Twenty-eight years ago saw the end of an era: the nearly 40-year reign of the then standard British Flora, Clapham, Tutin & Warburg (affectionately known as ‘CTW’), effectively passed with the arrival of Clive Stace’s New Flora. In spite of the best efforts of the late Peter Sell and Gina Murrell, whose five-volume treatment concluded in 2018, Stace has become the default taxonomy for Britain and Ireland, used by amateur and agency alike. New editions are greeted with a mix of excitement and trepidation: which well-loved old names will be lost? What new ones will I need to learn?
This nicely produced book, the first edition to be self-published, has seen perhaps the most comprehensive reworking of the text to date, with updates to keys, descriptions and distributions, as well as the addition of more than 200 species, subspecies and hybrids, five of which are newly discovered natives. Previously treated alien taxa not seen since 1999 have been removed, although they are retained in the keys. This may cause some confusion, but I think that it is a sensible approach. The additions have seen the book grow by 34 pages and yet it looks and feels more compact than its predecessors, which themselves have slimmed with each new reprinting.
Stace has taken on board the most recent iteration of the Angiosperm Phylogeny group (APG IV), although not slavishly, but curiously he seems not to have followed most of the recommendations of the Pteridophyte equivalent, PPG I, published in 2016. This may lead to charges of a certain inconsistency, although his decisions, where elaborated, show the basis of his judgements. He has always defended the retention of some paraphyletic entities, although one, the Lemnaceae, has finally been sunk into the Araceae. The major changes taxonomically, though, are not at the familial level, where we are approaching greater stability, but at the generic. There seems to be a mood more generally against large genera: existing subgenera and sections now tend to be accorded generic status, and molecular studies have additionally revealed some apparently discrete groupings for which we currently have no morphological support, e.g. the shifting of the saxifrages Saxifraga nivalis and S. stellaris into a new genus, Micranthes. This interpretation of the molecular data has led to a host of common and widespread genera (e.g. Chenopodium, Aster, Gnaphalium etc.) being split into, in some cases, five or more genera, giving us lots more names to deal with. The one instance which bucks the splitting trend is the submerging into Lysimachia of the genera Anagallis, Centunculus, Glaux and Trientalis, although in several cases smaller genera have been subsumed into larger (e.g. Myosoton into Stellaria, Pisum into Lathyrus, Tetragonolobus into Lotus, Lens into Vicia, Conyza into Erigeron, Kobresia into Carex etc.). Will these changes stand the test of time? It is apparent to anyone from the CTW era that many of the ‘new’ names are returns, sometimes welcome, of familiar ones (e.g. Buglossoides, Cherleria, Logfia, Lycopsis, Reynoutria, etc.), reflecting more a change in philosophy than anything else. It will be interesting to see how some of the novel segregates fare, but in the meantime we shall all be obliged at least to be cognisant of the changes that are captured here.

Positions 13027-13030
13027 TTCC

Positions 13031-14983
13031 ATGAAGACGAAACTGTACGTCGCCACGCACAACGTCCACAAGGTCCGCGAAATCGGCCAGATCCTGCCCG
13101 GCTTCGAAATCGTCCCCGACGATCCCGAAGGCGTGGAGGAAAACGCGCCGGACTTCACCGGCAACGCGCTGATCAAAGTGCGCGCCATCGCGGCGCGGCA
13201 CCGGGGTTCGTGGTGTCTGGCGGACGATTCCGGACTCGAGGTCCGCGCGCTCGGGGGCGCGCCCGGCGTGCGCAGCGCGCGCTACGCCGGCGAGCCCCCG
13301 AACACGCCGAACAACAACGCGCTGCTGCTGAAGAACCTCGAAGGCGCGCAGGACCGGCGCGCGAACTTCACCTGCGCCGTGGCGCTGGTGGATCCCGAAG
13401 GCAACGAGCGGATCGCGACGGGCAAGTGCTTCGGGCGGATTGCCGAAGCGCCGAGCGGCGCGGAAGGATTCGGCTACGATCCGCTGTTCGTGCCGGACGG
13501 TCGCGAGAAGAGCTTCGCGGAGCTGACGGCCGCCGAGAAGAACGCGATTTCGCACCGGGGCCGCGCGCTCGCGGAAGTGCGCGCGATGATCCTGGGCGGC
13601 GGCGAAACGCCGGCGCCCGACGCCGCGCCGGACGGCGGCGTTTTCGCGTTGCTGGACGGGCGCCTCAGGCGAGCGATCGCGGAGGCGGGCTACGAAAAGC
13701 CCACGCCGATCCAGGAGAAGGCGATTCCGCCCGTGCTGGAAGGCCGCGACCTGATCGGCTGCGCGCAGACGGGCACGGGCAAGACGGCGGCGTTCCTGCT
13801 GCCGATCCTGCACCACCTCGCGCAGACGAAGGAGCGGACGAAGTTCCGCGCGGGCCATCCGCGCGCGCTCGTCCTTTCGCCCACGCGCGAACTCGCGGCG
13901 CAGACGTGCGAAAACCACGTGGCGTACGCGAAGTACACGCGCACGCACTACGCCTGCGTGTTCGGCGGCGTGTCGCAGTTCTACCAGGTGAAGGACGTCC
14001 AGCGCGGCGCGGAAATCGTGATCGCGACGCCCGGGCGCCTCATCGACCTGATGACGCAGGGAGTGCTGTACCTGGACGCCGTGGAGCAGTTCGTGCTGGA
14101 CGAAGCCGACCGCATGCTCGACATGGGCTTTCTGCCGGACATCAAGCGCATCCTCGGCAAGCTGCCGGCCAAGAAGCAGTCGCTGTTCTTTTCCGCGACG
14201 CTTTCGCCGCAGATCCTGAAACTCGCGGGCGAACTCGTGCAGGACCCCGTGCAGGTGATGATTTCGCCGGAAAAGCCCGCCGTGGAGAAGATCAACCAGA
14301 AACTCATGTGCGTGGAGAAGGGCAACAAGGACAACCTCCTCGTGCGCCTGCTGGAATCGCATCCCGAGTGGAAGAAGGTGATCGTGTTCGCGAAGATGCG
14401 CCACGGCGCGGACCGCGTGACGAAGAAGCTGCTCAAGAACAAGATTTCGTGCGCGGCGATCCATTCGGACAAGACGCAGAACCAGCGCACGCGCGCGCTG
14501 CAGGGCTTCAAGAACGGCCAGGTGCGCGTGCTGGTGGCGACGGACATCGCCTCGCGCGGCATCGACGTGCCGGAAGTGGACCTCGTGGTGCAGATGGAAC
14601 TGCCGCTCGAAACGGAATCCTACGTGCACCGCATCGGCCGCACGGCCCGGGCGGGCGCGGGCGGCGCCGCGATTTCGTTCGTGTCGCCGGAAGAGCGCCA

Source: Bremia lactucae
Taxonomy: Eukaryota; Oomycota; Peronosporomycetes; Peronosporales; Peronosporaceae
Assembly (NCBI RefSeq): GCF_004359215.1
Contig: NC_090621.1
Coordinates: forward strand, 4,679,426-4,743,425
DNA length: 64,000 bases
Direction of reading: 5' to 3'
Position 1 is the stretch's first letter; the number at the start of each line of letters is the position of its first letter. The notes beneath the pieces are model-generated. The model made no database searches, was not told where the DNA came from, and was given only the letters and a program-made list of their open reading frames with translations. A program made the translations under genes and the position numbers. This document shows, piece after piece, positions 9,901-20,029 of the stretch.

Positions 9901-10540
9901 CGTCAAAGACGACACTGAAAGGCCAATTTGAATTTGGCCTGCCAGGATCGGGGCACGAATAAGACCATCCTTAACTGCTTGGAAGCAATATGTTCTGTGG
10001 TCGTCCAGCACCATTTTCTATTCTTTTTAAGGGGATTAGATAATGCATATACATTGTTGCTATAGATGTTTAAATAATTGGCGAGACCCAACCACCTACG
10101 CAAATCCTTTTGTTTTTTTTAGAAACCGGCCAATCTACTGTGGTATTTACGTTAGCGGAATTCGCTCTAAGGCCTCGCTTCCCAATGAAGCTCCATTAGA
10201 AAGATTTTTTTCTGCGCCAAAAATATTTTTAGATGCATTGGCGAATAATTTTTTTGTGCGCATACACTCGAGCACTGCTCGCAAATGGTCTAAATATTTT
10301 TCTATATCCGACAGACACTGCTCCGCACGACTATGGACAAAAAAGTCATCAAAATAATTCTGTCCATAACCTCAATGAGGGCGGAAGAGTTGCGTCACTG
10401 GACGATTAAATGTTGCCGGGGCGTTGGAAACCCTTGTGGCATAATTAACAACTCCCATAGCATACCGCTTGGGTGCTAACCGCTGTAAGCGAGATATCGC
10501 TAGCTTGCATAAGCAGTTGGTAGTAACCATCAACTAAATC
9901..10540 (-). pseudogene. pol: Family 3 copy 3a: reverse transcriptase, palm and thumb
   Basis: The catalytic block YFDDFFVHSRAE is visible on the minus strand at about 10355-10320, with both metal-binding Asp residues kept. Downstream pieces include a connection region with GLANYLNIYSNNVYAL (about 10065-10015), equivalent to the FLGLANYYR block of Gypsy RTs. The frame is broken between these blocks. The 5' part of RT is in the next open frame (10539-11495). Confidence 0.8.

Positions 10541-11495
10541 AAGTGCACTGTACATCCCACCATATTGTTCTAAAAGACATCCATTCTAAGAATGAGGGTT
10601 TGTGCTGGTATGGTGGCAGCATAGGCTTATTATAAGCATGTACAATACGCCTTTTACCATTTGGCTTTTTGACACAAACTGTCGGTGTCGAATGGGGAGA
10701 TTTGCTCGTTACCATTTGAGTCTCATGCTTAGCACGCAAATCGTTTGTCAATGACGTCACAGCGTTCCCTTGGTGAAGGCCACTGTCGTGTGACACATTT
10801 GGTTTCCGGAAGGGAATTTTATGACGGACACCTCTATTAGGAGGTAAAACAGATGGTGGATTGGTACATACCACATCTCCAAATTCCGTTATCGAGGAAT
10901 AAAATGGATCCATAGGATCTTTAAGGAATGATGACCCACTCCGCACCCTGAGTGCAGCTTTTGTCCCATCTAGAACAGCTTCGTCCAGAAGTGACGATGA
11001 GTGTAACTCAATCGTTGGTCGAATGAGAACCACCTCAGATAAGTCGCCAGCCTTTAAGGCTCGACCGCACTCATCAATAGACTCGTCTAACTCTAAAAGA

With such a radical and personal reworking it is perhaps not surprising that there are elements that may prove contentious. I regret the decision made to treat the taxa within the Dryopteris affinis aggregate as subspecies, as I feel that this will hamper their recording and better understanding. Status and recognition matter and, with Stace’s taxonomy achieving such dominance, it is important that opposing views are heard and, where defensible, are picked up by the recording and conservation communities. I think, too, that it is a shame that the other critical groups of apomictic taxa are not also treated more fully in a work that sets out to be exhaustive elsewhere. These are minor quibbles, though, over what is an extremely comprehensive and usable work.
So, should you buy it? As with its predecessors, it is essential reading and, in truth, I suspect that most serious British botanists will already have it following pre-publication offers. If you do not already own a flora and have any pretention to study or identify British plants, then it is a must-have. The magnitude of the changes to names, plus the addition of the latest crop of garden and other escapes, also means that an upgrade from an earlier edition is not only worthwhile but probably a necessity.